Crime & Courts

Anchorage man told school bus driver he would kill her before trying to board the bus, police say

An Anchorage man told a school bus driver he would kill her Wednesday morning and then tried to board the bus that was transporting five special-needs students to school, according to a court document filed by prosecutors.

That man, 38-year-old David Lee, appeared in court twice Friday wearing a yellow prison uniform. He faces a string of charges from earlier incidents, as well as 10 new felony charges and three misdemeanors from Wednesday.

Prosecutors say police tried to arrest Lee earlier Wednesday, shortly before he attempted to board the school bus.

According to the court document signed by Assistant District Attorney Megan Rodgers, police officers were sent to East Anchorage around 8:40 a.m. Wednesday for a report that a white Chevy Cavalier was parked in a southbound lane on Muldoon Road, near Wildbrook Court.

There, an officer found Lee leaning back in the driver's seat, his head leaning forward. A 1911 semi-automatic pistol with its hammer cocked back was lodged between the car's center console area and the driver's seat, said the court document.

Lee then woke up and tried to drive away. The officer tried to pull the vehicle over, but Lee didn't stop. He wove the car between traffic.

The officer stopped pursuing Lee and pulled over to ask for case numbers for eluding, the document said.

While he did that, police got another call that the Chevy Cavalier was now repeatedly ramming a school bus just a few blocks south, near 36th Avenue and Upland Drive.

"The driver of the school bus was very scared and nearly crying but there were no obvious injuries," the court document said.

The bus driver told police she was driving down the street and passed the Chevy Cavalier. The car did a U-turn and started driving toward the bus. The Cavalier's driver tried to squeeze the car between the school bus and a parked van, hitting the front corner of the bus.

"The driver than backed up about 100 feet and accelerated and hit the bus again until the bus became disabled," the document said.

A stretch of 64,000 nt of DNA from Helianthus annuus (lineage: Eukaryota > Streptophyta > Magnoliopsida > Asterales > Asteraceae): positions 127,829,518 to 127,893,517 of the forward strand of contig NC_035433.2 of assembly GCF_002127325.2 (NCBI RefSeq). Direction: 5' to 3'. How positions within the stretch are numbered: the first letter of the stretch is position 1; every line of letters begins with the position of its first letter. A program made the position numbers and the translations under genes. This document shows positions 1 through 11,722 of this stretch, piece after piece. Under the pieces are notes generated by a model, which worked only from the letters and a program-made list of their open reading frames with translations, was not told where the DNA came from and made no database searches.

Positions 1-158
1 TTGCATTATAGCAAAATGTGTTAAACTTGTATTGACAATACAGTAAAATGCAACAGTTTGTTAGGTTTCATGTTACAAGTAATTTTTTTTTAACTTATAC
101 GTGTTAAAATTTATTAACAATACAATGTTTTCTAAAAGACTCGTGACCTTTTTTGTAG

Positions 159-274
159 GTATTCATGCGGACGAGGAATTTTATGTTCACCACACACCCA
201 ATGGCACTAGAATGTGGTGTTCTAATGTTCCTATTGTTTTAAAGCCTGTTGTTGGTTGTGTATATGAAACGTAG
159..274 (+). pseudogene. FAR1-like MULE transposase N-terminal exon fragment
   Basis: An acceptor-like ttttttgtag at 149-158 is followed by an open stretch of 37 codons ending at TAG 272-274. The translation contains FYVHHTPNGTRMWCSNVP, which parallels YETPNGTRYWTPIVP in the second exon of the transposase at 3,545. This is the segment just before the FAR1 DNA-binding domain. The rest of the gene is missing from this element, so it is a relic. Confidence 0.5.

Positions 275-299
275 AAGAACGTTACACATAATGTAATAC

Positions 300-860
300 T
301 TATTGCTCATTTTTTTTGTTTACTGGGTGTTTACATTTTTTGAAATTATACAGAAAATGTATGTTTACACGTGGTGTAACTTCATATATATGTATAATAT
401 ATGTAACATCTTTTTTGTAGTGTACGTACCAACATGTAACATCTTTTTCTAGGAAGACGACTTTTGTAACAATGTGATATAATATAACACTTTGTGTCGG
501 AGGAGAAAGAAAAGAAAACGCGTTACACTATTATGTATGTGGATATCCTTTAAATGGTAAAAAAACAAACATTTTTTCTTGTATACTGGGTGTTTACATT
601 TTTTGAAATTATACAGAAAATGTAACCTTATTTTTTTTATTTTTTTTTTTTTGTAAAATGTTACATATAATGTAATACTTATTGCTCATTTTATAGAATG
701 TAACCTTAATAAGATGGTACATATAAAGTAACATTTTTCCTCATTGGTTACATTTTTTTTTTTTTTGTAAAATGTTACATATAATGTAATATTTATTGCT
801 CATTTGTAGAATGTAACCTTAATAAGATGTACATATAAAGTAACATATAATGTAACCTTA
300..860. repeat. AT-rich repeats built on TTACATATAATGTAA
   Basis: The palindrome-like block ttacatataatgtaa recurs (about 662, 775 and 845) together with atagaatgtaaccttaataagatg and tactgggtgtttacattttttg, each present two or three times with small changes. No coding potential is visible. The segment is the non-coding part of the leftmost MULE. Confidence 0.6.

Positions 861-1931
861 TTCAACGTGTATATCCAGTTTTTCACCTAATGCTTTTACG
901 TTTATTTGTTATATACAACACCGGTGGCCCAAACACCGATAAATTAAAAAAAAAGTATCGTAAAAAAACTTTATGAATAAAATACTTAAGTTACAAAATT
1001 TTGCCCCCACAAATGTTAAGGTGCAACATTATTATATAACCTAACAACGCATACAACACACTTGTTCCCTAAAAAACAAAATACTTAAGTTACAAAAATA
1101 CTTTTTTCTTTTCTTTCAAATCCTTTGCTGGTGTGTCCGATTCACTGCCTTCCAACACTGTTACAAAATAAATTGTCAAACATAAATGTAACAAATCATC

The bus driver told police that the Cavalier driver got out of his car with something in his hand that she thought was a gun. He walked to the front of the bus, pointed it at her and told her he knows what she looks like and would kill her, according to the court document from prosecutors.

"She said he had crazy eyes and that when he said that she looked away from him," the document said. "She was afraid Lee was going to shoot her and the kids. Lee tried to get on the bus but could not get in."

The bus was bound for Baxter Elementary School that morning. None of the children inside the bus were hurt, said an Anchorage School District spokeswoman.

A witness said she went outside Wednesday morning to ask if Lee was all right. She told police the man had a cellphone in one hand and a pistol in the other, the document said.

He ran away, she told police.

Police set up a search within a large perimeter of East Anchorage and three schools went into "stay put" mode, bringing students inside and locking their doors.

Officers found Lee inside a white BMW around 10 a.m. Wednesday and arrested him.

Lee first gave officers the ID for a person who was too short to be him. Then, he told officers his name was Joseph Robinson, the court document said. He said he would physically fight police if they tried to force him to provide fingerprints, it said.

Police said witnesses identified Lee as the man ramming the school bus.

When Lee appeared in court Thursday, he told the judge they had arrested the wrong man in Wednesday's incident, KTUU reported. And the judge, Michael Wolverton, agreed that the driver's license photograph circulating in the news was not that of the man in the courtroom, according to the local television station. He scheduled the hearing to continue the next day.

In that brief hearing Friday morning, Wolverton said fingerprints had confirmed police arrested the right person.

Assistant District Attorney Sarah Park said Lee had lost weight since the photograph was taken and he was under different lighting in the courtroom.

A judge Friday afternoon set Lee's bail at $100,000 across all of his opened cases. He cannot have contact with any victims and cannot be within 500 feet of any school.

By Friday evening, Lee remained at the Anchorage jail.

Correction: An earlier photo caption misidentified the defendant.

Tegan Hanlon

Tegan Hanlon was a reporter for the Anchorage Daily News between 2013 and 2019. She now reports for Alaska Public Media.

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